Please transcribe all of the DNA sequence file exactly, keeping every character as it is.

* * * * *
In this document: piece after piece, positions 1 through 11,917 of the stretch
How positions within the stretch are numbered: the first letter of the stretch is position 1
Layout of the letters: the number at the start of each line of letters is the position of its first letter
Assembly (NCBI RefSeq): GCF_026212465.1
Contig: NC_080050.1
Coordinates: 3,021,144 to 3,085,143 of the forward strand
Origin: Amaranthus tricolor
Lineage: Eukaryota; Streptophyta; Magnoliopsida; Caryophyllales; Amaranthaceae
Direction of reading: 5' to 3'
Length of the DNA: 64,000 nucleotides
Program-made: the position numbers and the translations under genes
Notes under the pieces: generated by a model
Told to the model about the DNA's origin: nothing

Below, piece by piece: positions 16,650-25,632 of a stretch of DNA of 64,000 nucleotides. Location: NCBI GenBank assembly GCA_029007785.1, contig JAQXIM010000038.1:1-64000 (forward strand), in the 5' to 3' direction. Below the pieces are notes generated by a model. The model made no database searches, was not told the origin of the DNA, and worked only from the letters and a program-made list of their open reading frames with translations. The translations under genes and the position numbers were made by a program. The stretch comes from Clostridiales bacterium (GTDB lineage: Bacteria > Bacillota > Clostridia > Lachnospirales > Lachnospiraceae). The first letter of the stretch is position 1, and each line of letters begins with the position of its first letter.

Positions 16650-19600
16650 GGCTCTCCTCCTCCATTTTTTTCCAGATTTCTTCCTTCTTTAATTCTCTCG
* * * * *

In this document: piece after piece, positions 1 through 11,917 of the stretch
How positions within the stretch are numbered: the first letter of the stretch is position 1
Layout of the letters: the number at the start of each line of letters is the position of its first letter
Assembly (NCBI RefSeq): GCF_026212465.1
Contig: NC_080050.1
Coordinates: 3,021,144 to 3,085,143 of the forward strand
Origin: Amaranthus tricolor
Lineage: Eukaryota; Streptophyta; Magnoliopsida; Caryophyllales; Amaranthaceae
Direction of reading: 5' to 3'
Length of the DNA: 64,000 nucleotides
Program-made: the position numbers and the translations under genes
Notes under the pieces: generated by a model
Told to the model about the DNA's origin: nothing

Below, piece by piece: positions 16,650-25,632 of a stretch of DNA of 64,000 nucleotides. Location: NCBI GenBank assembly GCA_029007785.1, contig JAQXIM010000038.1:1-64000 (forward strand), in the 5' to 3' direction. Below the pieces are notes generated by a model. The model made no database searches, was not told the origin of the DNA, and worked only from the letters and a program-made list of their open reading frames with translations. The translations under genes and the position numbers were made by a program. The stretch comes from Clostridiales bacterium (GTDB lineage: Bacteria > Bacillota > Clostridia > Lachnospirales > Lachnospiraceae). The first letter of the stretch is position 1, and each line of letters begins with the position of its first letter.

Positions 16650-19600
16650 GGCTCTCCTCCTCCATTTTTTTCCAGATTTCTTCCTTCTTTAATTCTCTCG